University Auxiliary Services is considering centralizing mail services from campus-wide Residence Hall Offices (RHO) to a single location in the Leavey Center as early as Fall 2016. Student leaders, however, have concerns about what this plan could mean for disabled students and student workers.
“The university would like to consolidate the mail system, so instead of going to your building’s RHO to get a package, there would be one central location,” said Nicolette Moore (SFS ‘17), GUSA Secretary of Dining and Auxiliary Services. “You would get one box number and you would have it throughout your four years instead of changing.” Joelle Wiese, Associate Vice President for Auxiliary Business Services, could not be reached for comment.
The new centralized location would also act as more than a place to pick up mail and packages, Moore said. “People will also be able to mail things, so instead of having to go off campus to send your textbook back you will be able to mail stuff from campus,” said Moore. “It’ll also be like a print shop and so clubs will be able to make flyers and all kind of print materials, also I think there’s going to be a t-shirt making aspect.” Connor Maytnier (COL ‘17), GUSA Secretary of Residential Living described the centralized location as “more or less a Fedex-Kinko’s type of concept.”
Maytnier did express concern with the project’s direction, saying that “in my estimation there are many issues with the entire concept that just haven’t been resolved yet,” he said. “There would be a loss of student jobs. What they’re looking at, it’s not finalized, but whether they can eliminate all RHOs, most RHOs, they’re going to have to keep some limited capacities for keys and for maintenance. But, you will be losing a lot of RHOs.”
Stephanie Lynch, Assistant Dean for Residential Living, did explain that this project would not mean the end to RHOs, as “while RHOs distribute over 130,000 packages each year, there is still a need for RHOs including lockouts and equipment checkout,” she wrote in an email to the Voice. However, she said that “when centralized mail begins, we will have to examine our staffing and decide the best use of resources.”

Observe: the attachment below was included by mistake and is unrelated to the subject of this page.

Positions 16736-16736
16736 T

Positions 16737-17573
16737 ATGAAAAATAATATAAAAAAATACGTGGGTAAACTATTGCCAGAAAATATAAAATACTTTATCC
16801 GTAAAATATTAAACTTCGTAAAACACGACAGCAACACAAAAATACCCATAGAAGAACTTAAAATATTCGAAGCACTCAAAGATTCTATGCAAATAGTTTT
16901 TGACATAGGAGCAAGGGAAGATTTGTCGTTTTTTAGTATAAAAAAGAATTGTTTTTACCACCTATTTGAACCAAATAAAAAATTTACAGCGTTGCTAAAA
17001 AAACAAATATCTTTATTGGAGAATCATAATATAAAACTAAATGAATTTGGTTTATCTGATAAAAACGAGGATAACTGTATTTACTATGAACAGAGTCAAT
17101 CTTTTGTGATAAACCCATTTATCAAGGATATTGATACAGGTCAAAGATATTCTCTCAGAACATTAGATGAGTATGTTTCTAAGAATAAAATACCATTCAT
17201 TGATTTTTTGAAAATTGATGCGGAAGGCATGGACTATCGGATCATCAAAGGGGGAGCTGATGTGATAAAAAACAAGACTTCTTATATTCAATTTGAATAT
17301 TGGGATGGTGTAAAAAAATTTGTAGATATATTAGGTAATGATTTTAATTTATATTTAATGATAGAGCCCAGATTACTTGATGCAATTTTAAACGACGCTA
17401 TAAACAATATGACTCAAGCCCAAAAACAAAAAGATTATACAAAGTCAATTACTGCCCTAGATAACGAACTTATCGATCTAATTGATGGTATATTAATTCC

Additionally, she said that a new RHO is to be opened in the Northeast Triangle, though this is unrelated to the centralized mail project. “This new RHO will result in relocation of services out of Darnall and Copley to NET (Northeast Triangle). Therefore, we may not need to hire as many staff as we have previously done for the academic years.”
GUSA Deputy Chief of Staff for Academics, Auxiliary Services, and Student Organizations Chris Fisk (COL ‘17) expressed a special concern for the loss of student jobs if the new system is implemented. “What happens to all the jobs? I think that’s the central concern, in my opinion, as a GSP [Georgetown Scholarship Program] Student, and as a work study employee,” he said. “One thing is helping the university’s bottom line and another thing is affecting student lives and a lot of students on campus work there and need the money to support themselves on campus.”
There is also concern about the accessibility of a centralized mailing location for disabled students. Ari Goldstein (COL ‘18), GUSA Secretary for Campus Planning, expressed these concerns, saying “If you have a centralized mailing location on campus, how do disabled students reach that location?” he asked. The university is considering delivery of packages for these students to their door, but Goldstein was still concerned for those that may only be temporarily disabled. “For temporarily disabled students, if you break your leg and are on crutches for a month, you don’t have permanently disabled status, how are you going to be reaching this centralized mail location? Even if you are fully able-bodied but have four big heavy packages and there’s ice on the ground and you have to walk back to your dorm, that might be far in Henle or LXR [and] you can slip and fall.”
Goldstein does support the idea in theory though. “I think it has cool potential, certainly, the way the administration has framed the proposal first is around a pedestrian friendly campus with less mail truck traffic on campus and second around the freeing up of space in residence halls. I think that has merit.”
Lack of student input in the decision making process is also a concern, Goldstein said. “There hasn’t been a consistent student presence in the conversations and that’s one of the issues we face at large in master planning,” he said. Maytnier, who has been working on the plan since November of 2014 also pointed out that “it was something that when I first came in was pretty much pitched as this is something that we’re going toward, it was not so much a should we do this.”
Fisk was concerned as well about the lack of a specific details in the plan. “I’m willing to support it but we all need [the administration] to be transparent,” he said. “If they can be transparent about their process and show us how it’s going to take care of, how the jobs are going to be okay and that this may provide services to students that we haven’t imagined before, and if it’s going to reimagine space in the residence halls that maybe students would like, then it could be a project we could be in agreement on. But, the fact that there’s such a lack of transparency is concerning.”